When I was in my twenties, I was in a final round interview for a financial advisor position at a large brokerage firm. The interviewer told me his concern in hiring me was that I looked too young. “You’ll look great when you’re forty; if this was the cosmetics industry, it would be different.” I didn’t get the job.
I remember coming home and having tea with Helen that afternoon and telling her about it. I wasn’t sure what to think of what happened. Job searching had worn me down; I didn’t have the energy to be angry. I was disappointed and somewhat surprised he actually said what he thought versus just thinking it and keeping it to himself.
I didn’t even consider making a fuss of it. I could have raised the issue with HR, but where would that have gotten me? I didn’t want to work somewhere I’d been hired to avoid a controversy. Looking back, I feel a bit guilty I didn’t bring it to light, as if by letting it go I didn’t give due to all those groups – women, minorities, immigrants – who made it possible for me to get as far as the interview in the first place.
Sexist and ageist it may be, I knew what he said was true – I did look young. Hopefully I will look great when I’m forty, and if it had been the cosmetics industry, it probably would have been different. It wasn’t the truth I wanted to hear; it wasn’t the truth of my ideal reality, but it was the truth for that point in time. Part of me was glad he told me the truth. If I wasn’t going to get hired, I wanted to know why, and I preferred the reason to be looking too young versus something within my control. I had tried so hard – I had networked, made cold calls, and created spreadsheets of contacts until I ran out of ideas of how to find a job. If someone had told me the reason I didn’t get hired was because I hadn’t been persistent enough or I hadn’t worked hard enough, then I really would have been devastated.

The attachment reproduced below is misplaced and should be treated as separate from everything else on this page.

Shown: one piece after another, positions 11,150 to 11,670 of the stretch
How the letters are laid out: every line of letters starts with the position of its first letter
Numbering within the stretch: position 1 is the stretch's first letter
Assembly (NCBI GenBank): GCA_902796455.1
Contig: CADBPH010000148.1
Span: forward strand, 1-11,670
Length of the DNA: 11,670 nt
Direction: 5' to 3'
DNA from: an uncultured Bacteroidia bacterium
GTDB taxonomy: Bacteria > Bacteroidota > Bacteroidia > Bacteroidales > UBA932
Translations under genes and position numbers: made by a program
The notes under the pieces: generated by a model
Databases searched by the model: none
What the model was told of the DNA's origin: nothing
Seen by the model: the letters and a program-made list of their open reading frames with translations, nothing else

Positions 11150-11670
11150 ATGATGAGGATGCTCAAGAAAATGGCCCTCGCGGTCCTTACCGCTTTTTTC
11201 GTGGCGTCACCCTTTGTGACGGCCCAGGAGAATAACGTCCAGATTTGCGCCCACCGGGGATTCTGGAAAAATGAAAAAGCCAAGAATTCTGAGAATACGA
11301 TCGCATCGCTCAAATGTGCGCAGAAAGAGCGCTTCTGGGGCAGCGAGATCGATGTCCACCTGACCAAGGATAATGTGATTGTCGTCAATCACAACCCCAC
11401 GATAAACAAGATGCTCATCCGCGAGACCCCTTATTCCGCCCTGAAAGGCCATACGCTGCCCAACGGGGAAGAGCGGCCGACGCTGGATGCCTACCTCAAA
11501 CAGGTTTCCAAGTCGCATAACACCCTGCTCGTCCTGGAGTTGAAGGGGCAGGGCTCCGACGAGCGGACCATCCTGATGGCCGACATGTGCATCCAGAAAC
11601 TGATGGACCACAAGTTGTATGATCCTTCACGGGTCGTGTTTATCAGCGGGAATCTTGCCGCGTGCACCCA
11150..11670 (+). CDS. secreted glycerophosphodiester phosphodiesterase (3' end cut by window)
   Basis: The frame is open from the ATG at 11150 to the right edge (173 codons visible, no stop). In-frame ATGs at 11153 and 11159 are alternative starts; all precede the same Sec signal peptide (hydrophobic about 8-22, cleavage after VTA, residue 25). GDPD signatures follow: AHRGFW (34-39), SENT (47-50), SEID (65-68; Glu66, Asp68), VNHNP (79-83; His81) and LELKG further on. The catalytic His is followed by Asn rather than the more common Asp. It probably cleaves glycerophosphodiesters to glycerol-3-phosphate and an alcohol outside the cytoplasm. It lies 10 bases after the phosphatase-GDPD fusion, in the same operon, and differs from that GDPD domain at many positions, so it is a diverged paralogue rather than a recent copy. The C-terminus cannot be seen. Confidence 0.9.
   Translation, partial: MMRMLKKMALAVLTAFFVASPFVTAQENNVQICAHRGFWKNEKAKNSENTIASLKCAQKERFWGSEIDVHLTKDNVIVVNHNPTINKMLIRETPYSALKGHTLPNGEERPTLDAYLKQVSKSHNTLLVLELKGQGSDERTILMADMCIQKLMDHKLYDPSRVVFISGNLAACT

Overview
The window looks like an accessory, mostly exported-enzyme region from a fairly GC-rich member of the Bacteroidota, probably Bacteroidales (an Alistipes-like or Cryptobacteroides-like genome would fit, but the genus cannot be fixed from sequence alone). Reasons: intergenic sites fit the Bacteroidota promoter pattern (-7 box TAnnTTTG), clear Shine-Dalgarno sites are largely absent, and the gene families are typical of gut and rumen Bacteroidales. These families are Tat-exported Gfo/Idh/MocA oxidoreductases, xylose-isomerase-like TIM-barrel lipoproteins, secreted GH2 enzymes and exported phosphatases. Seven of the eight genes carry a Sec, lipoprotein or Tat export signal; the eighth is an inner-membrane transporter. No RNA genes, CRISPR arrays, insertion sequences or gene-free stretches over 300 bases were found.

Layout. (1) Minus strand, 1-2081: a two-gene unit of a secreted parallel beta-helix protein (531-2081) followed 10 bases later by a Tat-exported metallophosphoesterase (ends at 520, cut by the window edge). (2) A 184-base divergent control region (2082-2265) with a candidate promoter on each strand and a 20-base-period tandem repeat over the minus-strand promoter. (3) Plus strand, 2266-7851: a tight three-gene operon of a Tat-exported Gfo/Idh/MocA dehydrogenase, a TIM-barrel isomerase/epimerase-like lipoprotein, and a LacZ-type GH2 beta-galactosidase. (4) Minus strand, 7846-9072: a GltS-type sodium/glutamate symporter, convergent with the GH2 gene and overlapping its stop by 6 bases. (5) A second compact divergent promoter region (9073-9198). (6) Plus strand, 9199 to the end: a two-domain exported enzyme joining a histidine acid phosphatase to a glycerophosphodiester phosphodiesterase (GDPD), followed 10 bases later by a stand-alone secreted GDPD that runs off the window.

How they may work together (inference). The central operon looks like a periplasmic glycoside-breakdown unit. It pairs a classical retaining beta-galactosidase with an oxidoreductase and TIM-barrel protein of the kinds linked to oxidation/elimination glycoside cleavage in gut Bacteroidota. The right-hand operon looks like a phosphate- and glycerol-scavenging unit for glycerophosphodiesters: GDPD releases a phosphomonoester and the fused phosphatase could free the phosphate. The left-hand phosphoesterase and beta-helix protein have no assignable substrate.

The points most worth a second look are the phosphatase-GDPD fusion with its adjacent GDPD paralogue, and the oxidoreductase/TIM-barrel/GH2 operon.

So Helen and I drank our tea. “Next,” I said, like a casting director weary from a series of amateurish auditions. That was our favorite word to describe our job search. “Until I get too many gray hairs for anyone to hire me – Next.”